Beyond Uganda’s Borders

Where are International prgrams workingDr. Anne envisioned that HAU’s teaching and training programs could be transferred and adapted to other African countries. As early as 2000, she began advocating palliative care in earnest to other countries. HAU has assessed and then trained personnel in other countries, introducing affordable oral morphine and new training initiatives on the ground. Dr. Anne’s advocacy program has now reached 13 countries: Tanzania, Kenya, Nigeria, Cameroon, Sierra Leone, Malawi, Sudan, Rwanda, Ethiopia, Congo Brazzaville, Congo Kinshasa, Cote d’Ivoire, and Senegal (through Hospice Africa France). Further countries have been reached with the establishment of the African Palliative Care Association in 2005, of which she is a founding member. HAU continues to collaborate with new organizations and sites providing guidance and follow-up service so these new hospice sites can reach a level of sustainability.

Hospice Africa’s international program also conducts a five-week “Initiators Program,” which has taught 84 students from Anglophone countries and 14 from Francophone countries in Africa. Teams from Uganda have visited other countries and mentored them through the beginning stages, working alongside the new teams in setting standards and providing training that meets their cultural and economic needs. Health professionals from other countries also visit Uganda and HAU to see how palliative care can work in an African country. These African countries are now sending palliative care leaders to take the degree program with follow-up training being supplied by HAU’s International Programs, the Institute for Hospice and Palliative Care in Africa at HAU and APCA.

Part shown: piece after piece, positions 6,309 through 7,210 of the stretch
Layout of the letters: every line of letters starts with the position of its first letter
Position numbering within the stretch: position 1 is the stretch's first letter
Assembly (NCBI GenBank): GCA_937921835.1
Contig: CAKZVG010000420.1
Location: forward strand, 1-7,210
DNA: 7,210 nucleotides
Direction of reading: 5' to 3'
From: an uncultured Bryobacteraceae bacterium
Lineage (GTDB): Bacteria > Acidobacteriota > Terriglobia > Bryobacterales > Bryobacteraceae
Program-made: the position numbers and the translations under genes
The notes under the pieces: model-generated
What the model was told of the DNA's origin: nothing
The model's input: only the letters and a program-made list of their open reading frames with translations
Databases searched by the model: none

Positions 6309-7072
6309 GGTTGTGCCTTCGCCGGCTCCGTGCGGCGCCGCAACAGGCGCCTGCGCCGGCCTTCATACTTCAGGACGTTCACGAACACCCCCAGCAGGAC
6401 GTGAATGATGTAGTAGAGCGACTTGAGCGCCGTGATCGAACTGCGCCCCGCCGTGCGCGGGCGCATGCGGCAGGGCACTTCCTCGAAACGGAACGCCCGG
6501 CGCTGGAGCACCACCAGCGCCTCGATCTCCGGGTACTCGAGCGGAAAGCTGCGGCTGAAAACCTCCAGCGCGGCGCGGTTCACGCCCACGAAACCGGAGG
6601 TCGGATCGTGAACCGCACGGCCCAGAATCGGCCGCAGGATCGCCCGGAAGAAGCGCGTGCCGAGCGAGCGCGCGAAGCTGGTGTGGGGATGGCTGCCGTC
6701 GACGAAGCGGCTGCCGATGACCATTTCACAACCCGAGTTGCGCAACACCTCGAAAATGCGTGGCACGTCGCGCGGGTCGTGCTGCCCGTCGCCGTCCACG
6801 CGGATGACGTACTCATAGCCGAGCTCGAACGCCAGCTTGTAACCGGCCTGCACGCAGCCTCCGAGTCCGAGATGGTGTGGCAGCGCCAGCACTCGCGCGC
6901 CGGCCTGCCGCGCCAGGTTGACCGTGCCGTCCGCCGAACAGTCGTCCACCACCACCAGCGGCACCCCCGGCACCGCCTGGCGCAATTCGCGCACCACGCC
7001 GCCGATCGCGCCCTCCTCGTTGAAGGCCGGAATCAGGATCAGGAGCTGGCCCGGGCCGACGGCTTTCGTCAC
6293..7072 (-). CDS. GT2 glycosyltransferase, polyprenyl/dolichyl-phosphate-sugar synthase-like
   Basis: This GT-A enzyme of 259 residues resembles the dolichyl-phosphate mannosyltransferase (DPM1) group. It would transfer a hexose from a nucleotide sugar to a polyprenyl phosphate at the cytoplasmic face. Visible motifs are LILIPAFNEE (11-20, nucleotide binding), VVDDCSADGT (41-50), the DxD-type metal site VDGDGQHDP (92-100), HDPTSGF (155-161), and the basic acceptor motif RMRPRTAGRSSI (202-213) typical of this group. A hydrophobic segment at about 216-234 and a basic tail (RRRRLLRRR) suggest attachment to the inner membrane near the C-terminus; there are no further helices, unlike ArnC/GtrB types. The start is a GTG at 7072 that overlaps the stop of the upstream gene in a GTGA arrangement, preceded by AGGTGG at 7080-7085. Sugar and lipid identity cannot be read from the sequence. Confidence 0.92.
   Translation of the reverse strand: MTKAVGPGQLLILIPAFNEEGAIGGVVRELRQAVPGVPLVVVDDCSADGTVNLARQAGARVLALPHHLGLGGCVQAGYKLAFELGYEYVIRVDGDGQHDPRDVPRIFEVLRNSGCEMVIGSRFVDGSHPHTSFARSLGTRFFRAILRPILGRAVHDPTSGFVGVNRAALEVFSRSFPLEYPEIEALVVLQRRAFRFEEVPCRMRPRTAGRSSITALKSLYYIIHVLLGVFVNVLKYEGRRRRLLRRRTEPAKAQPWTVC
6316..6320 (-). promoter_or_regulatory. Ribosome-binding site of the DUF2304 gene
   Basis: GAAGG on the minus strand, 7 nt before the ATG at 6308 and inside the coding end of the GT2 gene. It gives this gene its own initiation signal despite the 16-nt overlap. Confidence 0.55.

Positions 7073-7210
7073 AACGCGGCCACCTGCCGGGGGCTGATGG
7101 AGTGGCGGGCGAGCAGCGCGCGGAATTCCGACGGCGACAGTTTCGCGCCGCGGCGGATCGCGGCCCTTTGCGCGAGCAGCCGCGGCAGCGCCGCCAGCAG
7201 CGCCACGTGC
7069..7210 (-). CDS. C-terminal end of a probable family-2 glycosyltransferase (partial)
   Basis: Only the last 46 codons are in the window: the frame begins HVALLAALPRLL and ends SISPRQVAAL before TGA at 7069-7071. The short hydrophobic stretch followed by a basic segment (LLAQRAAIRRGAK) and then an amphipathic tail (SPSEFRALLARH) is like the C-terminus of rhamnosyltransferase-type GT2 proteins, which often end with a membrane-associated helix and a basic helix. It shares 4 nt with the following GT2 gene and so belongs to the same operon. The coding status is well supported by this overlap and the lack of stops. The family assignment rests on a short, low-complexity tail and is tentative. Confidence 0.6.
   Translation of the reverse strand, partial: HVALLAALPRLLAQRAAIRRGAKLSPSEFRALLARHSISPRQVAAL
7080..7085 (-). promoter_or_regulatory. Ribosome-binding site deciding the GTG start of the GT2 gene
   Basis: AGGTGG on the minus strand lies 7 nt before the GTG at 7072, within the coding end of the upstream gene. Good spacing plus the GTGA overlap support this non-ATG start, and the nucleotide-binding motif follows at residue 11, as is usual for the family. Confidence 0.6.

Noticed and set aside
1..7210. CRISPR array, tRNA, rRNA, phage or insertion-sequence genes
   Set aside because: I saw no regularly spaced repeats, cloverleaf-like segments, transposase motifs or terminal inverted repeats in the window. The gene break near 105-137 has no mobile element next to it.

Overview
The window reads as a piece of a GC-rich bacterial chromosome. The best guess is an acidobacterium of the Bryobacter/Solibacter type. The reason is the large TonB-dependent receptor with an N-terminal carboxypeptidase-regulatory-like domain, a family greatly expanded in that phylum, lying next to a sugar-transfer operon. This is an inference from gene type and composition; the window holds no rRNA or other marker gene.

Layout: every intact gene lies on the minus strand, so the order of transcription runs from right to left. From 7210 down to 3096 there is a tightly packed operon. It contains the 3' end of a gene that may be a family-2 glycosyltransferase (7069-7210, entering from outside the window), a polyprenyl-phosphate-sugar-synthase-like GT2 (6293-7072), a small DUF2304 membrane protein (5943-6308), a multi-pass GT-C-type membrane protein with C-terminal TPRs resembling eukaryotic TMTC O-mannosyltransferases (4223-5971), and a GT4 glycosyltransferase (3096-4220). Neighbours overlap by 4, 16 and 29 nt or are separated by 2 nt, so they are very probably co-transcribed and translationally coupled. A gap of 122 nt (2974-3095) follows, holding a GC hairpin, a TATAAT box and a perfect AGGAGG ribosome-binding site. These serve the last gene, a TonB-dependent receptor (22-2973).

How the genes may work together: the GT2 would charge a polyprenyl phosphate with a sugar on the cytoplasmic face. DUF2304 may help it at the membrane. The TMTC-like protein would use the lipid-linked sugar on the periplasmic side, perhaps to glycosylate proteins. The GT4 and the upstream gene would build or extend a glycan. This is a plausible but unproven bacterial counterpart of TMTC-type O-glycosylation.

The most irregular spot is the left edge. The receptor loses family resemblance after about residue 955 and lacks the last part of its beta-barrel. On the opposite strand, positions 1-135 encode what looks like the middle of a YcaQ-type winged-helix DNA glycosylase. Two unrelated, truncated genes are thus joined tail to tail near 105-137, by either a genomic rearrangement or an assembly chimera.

In Africa, possibly the place of greatest need and the least likelihood of success, Dr. Anne’s insights, iron will, and selfless devotion have made this great work a reality. She has created a culturally sensitive model that has brought accessible care and affordable pain-management to thousands of current patients–and millions yet to come.  The spirit, means, effective impact, and the limitless potential of this great mission embodies the culmination of practicality with the ideal that all lives have equal value.

However, Dr. Anne’s work and this mission are far from complete. Throughout the developing world in many countries, similar obstacles still pose an impasse to palliative care.  Despite the brilliant work that has been achieved in Uganda, palliative care is reaching only an estimated 10% of those in need. Millions in Africa and around the world lack care. A significant obstacle is the general public’s lack of awareness about this need and a solution; exemplified by Hospice Africa Uganda.

The Human Rights Watch has observed that people with disease-related pain often express the same sentiments as victims of torture: saying that the pain is so unbearable that they would do anything to stop it. Surely it is a human right to die free of pain and at peace with both our loved ones and the God of our beliefs. Death is the destiny of all human beings, but certainly a death free from pain and emotional torment is a final loving gift.